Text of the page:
It's worth noting that the Christianity was still muted, and was the inevitable byproduct of the guest speaker (the Lutheran chaplain of the House of Friendship), and the politics was the inevitable byproduct of the topic (poverty and homelessness).

I'm still glad I went, because once again today's service cleared up something religious that has bothered me for a long time.

Lutherans believe you are 'saved' -- a concept I have enough trouble with --- by God's grace alone, through faith alone. That's always suggested to me that there's nothing you have to do except believe. And if that doesn't work out for you, well, you're not believing hard enough. QED.

The speaker explained that Lutherans believe everything in your life is a God-given gift, and "so  the question is, how d…

Three Wheelin'

I have written a few times on the single thing that has defined and limited my life more than anything else--my lack of a driver's license.

You people who have them probably take them somewhat for granted. The lack of one tends to manifest in many ways, none of them pleasant and some of them very much unexpected.
Of course, there's the first order consequence: you must rely on others for your transportation. This has several corollaries. Taxis are insanely expensive, but other than inconveniencing a friend or relative, there's no other feasible way to do something as mundane as, say, grocery shopping.  Seeing friends who live across town is doable, but if they live an hour by car away, you're beholden to Greyhound or Via's schedule. (You'd better hope they live in a city big enough to merit a bus/train station).   There is no feeling quite so helpless as when a friend or loved one gets sick or injured in your presence and you can't drive her to the hospital…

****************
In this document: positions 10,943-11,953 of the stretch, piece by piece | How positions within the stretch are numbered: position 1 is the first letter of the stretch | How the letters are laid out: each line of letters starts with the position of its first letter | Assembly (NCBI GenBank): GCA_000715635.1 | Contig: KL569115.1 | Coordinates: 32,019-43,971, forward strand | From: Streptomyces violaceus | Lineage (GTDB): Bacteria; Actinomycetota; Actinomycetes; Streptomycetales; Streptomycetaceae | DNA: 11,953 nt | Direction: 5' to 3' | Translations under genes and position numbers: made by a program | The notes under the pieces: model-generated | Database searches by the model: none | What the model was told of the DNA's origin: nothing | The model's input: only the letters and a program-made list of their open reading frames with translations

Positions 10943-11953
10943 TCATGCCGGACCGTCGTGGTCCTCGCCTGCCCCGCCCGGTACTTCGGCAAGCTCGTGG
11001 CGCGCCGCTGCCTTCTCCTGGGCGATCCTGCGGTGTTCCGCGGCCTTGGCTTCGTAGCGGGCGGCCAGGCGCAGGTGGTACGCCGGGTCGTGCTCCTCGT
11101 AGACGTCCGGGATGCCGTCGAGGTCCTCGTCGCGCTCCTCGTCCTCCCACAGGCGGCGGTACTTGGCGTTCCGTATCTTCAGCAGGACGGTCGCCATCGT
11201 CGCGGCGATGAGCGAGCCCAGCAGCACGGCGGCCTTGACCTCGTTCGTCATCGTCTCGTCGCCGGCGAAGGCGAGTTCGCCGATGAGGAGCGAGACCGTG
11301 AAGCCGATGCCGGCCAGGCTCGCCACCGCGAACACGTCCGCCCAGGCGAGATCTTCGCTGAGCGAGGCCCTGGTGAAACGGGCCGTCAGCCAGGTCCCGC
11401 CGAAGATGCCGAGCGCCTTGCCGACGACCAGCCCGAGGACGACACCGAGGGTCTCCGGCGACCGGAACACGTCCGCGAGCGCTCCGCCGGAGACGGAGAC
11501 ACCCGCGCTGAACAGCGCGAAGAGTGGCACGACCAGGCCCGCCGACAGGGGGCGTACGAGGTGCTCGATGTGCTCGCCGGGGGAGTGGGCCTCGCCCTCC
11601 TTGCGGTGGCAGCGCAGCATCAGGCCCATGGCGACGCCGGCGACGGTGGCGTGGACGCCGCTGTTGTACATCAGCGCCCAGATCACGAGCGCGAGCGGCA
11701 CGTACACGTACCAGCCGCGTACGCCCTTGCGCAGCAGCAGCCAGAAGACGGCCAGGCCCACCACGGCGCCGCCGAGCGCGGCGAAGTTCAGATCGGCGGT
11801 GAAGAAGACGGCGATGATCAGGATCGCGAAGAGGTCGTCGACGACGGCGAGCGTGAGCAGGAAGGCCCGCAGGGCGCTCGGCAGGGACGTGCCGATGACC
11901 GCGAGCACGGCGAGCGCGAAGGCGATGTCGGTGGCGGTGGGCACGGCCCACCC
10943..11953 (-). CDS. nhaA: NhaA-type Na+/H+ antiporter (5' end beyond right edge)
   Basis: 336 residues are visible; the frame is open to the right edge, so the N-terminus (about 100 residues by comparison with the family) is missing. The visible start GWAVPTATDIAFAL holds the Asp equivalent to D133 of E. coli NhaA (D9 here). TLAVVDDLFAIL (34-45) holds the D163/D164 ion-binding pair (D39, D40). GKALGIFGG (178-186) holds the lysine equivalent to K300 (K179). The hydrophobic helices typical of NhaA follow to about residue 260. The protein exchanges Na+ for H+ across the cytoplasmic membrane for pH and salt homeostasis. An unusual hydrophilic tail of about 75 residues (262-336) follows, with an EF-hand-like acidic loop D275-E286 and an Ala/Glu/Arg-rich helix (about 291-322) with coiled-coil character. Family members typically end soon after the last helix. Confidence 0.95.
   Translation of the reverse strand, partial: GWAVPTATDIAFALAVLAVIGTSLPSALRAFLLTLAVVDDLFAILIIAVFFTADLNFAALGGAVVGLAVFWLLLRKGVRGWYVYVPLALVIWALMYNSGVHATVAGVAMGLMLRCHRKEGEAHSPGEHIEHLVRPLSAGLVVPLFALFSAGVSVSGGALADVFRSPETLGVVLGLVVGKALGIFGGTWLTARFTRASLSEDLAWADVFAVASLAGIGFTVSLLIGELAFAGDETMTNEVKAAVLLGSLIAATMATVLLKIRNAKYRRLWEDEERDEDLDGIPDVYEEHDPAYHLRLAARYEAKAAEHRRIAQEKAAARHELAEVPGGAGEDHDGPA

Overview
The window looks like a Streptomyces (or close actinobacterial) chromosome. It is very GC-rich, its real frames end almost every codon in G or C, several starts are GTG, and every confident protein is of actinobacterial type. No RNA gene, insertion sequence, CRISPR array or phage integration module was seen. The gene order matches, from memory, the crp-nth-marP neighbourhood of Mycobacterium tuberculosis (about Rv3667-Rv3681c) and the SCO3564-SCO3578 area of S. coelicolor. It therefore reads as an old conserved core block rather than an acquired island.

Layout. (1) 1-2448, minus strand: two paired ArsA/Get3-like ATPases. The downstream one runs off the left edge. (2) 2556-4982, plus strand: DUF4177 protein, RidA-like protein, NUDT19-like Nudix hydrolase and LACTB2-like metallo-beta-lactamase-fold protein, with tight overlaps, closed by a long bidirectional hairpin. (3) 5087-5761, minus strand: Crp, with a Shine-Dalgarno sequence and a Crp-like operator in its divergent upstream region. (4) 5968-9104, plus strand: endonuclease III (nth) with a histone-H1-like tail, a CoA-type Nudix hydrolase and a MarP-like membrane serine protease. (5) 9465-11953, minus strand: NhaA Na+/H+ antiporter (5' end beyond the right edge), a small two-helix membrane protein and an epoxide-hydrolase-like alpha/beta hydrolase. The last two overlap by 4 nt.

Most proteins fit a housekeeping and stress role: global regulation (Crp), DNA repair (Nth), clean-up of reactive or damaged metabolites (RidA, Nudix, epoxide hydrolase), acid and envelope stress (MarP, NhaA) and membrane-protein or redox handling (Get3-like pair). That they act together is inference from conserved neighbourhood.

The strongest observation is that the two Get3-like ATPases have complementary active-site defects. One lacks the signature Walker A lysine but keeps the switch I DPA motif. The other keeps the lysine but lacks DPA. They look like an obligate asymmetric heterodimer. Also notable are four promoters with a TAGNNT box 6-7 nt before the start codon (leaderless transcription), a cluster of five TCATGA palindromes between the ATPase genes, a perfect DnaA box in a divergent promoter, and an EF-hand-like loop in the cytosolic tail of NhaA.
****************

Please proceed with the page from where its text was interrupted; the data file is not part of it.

Modular Madness

I just got off a week of nights.

It hasn't been all that long, really, since I worked solid graveyard shift. I was promoted to Meat Department Manager at the beginning of September; went to Seasonal and Pets at the beginning of December, and than one day in mid-January I got invited into the manager's office and told "all my dreams are coming true".
What they meant by that was a transfer to dairy and frozen. Which, as longtime readers will know, is what I've been doing since 2001.

This was not a dream come true for me, much less all of them. Don't get me wrong: I like the position. But it's technically a demotion: just as they are in other chains, dairy and frozen here are a subset of grocery. They're called departments but aren't, really.

I've never understood this. Studies show that most visitors to a grocery store will buy something from dairy and/or frozen, and Walmart is just like a grocery store in that regard. I move a lot of product.
I…

Going Moldy....

Show more